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First strike on May 17 monsters

Mumbai, May 17: The market cop, on the prowl for butchers of the May 17 stock slaughter last year, drew its first blood today, banishing a UBS arm from derivatives for a year.

UBS Securities Asia has been punished for engineering deals that sparked off “selling pressure for no reason” on this day last year, when a 564-point sensex crash flattened shareholder wealth worth Rs 1,24,005 crore.

M. Damodaran, the chairman of the Securities and Exchange Board of India (Sebi), which has been on the trail of the market monsters for over a year, said the order on UBS was the first in a series of decrees to follow. In all, 12 brokerages have been under the scanner.

For UBS, an investment bank of global repute and one of the top five funds that shovel cash into Indian shares, the ban could besmirch its image at home and abroad. The firm has vowed to go into appeal against the bar.

Sebi said the company had failed to lay bare the identity of clients and “stonewalled” attempts to find those who were responsible in not one but “a slew of cases”.

UBS allowed its clients to invest in Indian markets through participatory notes ' instruments that enable foreign investors not registered with Sebi to buy shares here.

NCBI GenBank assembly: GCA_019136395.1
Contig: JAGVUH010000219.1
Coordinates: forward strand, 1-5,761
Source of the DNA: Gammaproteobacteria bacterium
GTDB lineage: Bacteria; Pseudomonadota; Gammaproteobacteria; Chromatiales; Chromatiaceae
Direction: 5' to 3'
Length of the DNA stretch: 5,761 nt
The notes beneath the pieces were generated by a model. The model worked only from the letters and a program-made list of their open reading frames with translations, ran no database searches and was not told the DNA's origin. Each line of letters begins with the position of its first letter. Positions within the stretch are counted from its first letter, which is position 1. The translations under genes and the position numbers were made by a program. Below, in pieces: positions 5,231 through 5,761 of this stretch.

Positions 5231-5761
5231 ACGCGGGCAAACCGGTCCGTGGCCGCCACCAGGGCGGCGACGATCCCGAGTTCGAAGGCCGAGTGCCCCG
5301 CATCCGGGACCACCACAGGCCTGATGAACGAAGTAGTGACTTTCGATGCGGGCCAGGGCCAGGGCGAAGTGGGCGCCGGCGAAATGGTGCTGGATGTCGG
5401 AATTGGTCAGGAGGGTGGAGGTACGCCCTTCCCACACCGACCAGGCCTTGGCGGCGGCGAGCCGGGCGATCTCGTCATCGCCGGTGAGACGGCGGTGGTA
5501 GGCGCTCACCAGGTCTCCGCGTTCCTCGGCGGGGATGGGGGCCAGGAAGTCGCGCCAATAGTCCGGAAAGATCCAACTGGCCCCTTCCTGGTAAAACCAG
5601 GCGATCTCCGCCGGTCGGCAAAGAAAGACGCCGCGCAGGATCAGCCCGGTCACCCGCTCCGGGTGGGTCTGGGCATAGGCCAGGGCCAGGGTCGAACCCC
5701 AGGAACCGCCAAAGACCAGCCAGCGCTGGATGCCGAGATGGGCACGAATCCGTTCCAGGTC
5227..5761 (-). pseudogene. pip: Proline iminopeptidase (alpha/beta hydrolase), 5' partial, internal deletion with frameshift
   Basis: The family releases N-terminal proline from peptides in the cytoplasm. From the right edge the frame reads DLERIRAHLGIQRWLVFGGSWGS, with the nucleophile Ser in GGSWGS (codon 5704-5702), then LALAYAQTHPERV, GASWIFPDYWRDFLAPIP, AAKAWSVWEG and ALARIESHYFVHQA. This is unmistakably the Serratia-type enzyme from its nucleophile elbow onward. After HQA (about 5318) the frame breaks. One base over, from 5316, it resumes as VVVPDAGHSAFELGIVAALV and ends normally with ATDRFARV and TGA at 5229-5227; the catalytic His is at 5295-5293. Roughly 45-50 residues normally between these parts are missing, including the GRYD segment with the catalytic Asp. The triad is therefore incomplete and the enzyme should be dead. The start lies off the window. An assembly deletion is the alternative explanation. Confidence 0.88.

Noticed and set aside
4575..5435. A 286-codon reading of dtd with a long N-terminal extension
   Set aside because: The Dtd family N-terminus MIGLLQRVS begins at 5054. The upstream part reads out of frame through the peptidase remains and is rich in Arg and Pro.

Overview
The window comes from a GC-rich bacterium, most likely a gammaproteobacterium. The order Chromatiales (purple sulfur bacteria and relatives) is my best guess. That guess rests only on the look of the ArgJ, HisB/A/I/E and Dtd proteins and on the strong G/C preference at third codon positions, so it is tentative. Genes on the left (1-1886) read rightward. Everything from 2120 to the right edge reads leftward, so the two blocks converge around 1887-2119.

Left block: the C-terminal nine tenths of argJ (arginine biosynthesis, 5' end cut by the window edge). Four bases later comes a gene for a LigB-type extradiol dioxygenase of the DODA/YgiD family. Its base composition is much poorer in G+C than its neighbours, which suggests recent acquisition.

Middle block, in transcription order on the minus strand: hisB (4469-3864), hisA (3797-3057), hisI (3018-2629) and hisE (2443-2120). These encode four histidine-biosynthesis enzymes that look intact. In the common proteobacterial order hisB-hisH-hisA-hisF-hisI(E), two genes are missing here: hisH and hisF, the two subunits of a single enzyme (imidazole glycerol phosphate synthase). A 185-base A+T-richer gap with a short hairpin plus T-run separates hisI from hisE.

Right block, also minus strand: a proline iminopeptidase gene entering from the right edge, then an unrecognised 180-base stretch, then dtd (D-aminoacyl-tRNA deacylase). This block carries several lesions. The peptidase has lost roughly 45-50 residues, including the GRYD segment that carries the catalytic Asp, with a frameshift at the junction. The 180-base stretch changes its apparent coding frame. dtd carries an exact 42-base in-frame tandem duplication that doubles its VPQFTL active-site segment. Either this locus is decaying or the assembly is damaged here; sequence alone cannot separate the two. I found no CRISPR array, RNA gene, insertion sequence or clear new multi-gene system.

Brokerages, UBS in this case, send back dividends and capital gains to these investors, most of whom funnel their money through tax havens such as Mauritius.

At times, the anonymous investor even names the stocks he would like. The brokerage buying the shares acts like an exchange, using internal accounts to settle the deal. Sebi is wary of this instrument because it throws a cloak of secrecy on the identity of those behind it.

UBS said it was consulting its lawyers on how best to appeal. It will have 45 days to move the Securities Appellate Tribunal (SAT), the body that checks the fairness of Sebi orders. “UBS does not believe that the description of its conduct or intent in the Sebi order is fair,” UBS spokesman Mark Pandey said from Hong Kong.

“It was suspected that the steep fall on May 17, 2004, could have been triggered as a result of UBS playing ducks and drakes with the market, accentuating the selling for no reason linked to the fundamentals of shares or their performance,” Sebi said in its 60-page order.

Damodaran hinted at curbs on 11 more entities being probed for their role in the mayhem. “Other investigations have not reached the final stage,” he added.

“The findings in this case have highlighted serious concerns over participatory notes. Foreign funds should maintain high standards of regulatory compliance, exercise high due diligence and independent professional judgement,” the regulator said.

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